The man was filled with rage... While yelling with full force at the person before him, his face became red and his jugular vein became more and more pronounced. While the flames of anger reflected on his face, his insolence reverberated in his voice. When this state of his caught the attention of the Prophet of Mercy, the latter turned to those around him and, with his calm and soothing voice, said:
“I know such a word that if this person were to utter it, this state of anger they are in would dissipate.” If this person were to say, “I seek refuge in God from the accursed devil” then this state of anger would dissipate.” The Companions hearing this immediately approaching the angered man told him to seek refuge in God from Satan thus; however, the man refused to dos so, saying, “Am I crazy to do such a thing?” (Bukhari, Beginning of Creation, 11)
Of course, the man was not crazy. And Prophet Muhammad knew also that he was not crazy. However, his anger had as though brought him to a state of insanity. He had reached the point when he was unable to control himself and think soundly, thus losing his ability to prevent Satan from misleading him. Due to the Prophet’s having seen this man’s powerless state, he wanted the man to seek refuge in God’s infinite mercy, distance himself from Satan and hoped to prevent the angry from taking steps, in such a state, that he would later come to regret.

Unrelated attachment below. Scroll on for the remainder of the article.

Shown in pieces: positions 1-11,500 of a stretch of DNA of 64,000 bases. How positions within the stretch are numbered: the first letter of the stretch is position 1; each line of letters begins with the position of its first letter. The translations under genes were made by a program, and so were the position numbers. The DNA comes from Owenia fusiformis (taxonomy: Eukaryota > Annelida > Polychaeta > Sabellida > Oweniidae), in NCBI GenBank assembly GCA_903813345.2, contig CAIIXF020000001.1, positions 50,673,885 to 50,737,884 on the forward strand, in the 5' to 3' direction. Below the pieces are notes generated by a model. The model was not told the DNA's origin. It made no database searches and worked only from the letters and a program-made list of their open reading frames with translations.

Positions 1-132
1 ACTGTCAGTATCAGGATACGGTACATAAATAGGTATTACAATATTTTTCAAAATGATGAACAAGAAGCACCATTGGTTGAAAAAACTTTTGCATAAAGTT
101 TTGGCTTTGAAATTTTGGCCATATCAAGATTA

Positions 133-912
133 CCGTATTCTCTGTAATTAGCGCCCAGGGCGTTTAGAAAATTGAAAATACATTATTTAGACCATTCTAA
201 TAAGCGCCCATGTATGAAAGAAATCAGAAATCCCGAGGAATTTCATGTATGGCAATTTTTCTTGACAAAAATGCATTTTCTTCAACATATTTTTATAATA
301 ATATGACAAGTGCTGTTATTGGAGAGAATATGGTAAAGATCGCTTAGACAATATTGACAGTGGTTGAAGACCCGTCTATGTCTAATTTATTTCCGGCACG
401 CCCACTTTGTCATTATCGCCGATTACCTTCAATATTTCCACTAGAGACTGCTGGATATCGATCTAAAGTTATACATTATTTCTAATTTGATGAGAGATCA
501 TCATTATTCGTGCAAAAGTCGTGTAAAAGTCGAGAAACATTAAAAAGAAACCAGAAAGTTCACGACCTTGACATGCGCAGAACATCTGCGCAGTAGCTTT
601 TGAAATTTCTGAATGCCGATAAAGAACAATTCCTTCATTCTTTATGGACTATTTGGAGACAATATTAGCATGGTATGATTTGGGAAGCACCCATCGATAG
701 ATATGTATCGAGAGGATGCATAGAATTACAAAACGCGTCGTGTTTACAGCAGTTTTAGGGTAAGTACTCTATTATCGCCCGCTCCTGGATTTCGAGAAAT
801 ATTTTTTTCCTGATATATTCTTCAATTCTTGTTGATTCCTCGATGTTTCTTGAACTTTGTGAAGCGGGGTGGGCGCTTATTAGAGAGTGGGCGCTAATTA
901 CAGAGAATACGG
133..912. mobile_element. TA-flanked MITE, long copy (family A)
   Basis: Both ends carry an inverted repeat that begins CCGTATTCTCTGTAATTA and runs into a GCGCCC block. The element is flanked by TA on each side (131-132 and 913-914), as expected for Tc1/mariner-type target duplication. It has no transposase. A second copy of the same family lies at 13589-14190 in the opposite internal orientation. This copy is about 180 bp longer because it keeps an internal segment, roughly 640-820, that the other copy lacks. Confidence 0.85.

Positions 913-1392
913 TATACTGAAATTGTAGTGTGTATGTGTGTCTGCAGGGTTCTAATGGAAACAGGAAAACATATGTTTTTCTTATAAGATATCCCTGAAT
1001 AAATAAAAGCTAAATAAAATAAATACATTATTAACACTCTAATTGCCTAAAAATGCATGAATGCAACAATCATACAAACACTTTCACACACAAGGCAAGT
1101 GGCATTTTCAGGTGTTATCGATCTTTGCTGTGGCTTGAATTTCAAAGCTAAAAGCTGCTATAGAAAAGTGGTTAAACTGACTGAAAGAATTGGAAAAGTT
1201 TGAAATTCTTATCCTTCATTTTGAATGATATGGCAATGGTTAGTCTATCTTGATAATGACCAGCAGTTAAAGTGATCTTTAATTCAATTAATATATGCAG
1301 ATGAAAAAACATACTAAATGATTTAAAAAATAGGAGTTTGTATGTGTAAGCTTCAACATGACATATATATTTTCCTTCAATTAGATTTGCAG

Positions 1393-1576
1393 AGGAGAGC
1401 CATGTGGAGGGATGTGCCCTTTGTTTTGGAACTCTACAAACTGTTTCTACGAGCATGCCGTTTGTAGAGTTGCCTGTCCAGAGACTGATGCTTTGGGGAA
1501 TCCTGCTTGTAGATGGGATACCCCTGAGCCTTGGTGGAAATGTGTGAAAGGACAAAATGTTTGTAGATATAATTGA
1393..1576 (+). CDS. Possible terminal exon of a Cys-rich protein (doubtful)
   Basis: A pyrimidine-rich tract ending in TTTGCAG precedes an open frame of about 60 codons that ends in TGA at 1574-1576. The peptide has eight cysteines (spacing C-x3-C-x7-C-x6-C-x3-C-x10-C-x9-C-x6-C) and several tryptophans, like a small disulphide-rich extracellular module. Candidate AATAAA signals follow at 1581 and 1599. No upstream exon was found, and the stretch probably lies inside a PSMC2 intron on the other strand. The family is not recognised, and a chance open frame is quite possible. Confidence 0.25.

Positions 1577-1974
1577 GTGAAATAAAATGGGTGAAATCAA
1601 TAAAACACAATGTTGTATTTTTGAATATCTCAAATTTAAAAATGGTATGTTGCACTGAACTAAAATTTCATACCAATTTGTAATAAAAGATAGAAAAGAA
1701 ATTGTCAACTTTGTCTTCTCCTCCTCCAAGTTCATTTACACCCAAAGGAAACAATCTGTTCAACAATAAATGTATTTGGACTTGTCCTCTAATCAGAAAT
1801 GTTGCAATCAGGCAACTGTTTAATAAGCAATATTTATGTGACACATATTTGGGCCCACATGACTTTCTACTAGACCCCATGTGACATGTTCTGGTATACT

Stating, ““Anger comes from Satan and Satan was created of fire. Water puts out fire, thus when one of you is angry, they should take wudu (ritual ablution),” (Abu Dawud, Adab, 3), Prophet Muhammad draws attention to the point that anger is related to Satan. Weakening a person’s willpower, anger causes them to become vulnerable to all kinds of negative influence. This state, described via the Turkish adage, “When anger comes, reason goes,” is surely in Satan’s interests.
In actual fact, anger is a natural emotion. It is an instinctual feeling that functions as a force in a human being’s protecting themselves from danger and defending themselves when faced with an assault on either their self or their values. A person who feels anger when they sense a threat to their body, possessions, beliefs, honor, and their loved ones attempts to ward off the threat in question by means of simultaneously mobilizing their physical, emotional and mental powers. However, the fact that anger innately exists in human beings does not automatically mean that it is entirely innocent. We all know that anger is an emotion which must be controlled and which, when exceeding the limits, is extremely destructive for both the person who becomes angry and those in their presence. In short, just as the Prophet has stated, anger is like fire; human beings are in need of it, but when it becomes excessive and reaches the point where it can no longer be controlled, it consumes, destroys, and completely ruins the human being…
This world of trial presents itself to human beings with different troubles at each step. When a person is faced with a problem, finds themselves in the middle of conflict, experiences difficulty expressing their thoughts and feelings despite all their efforts, and when their expectations are not realized, they feel anger, even though they may be a tiny infant. Whereas, what is expected from human beings as possessors of reason and as beings granted, through God’s infinite grace, the honor of being the most exalted beings on earth, is not to allow their anger to cloud their reason. While they may at times be successful with anger displayed at the right time and in the right way, they must not forget that anger is in hand like dynamite ready to explode at the wrong place and at the wrong time.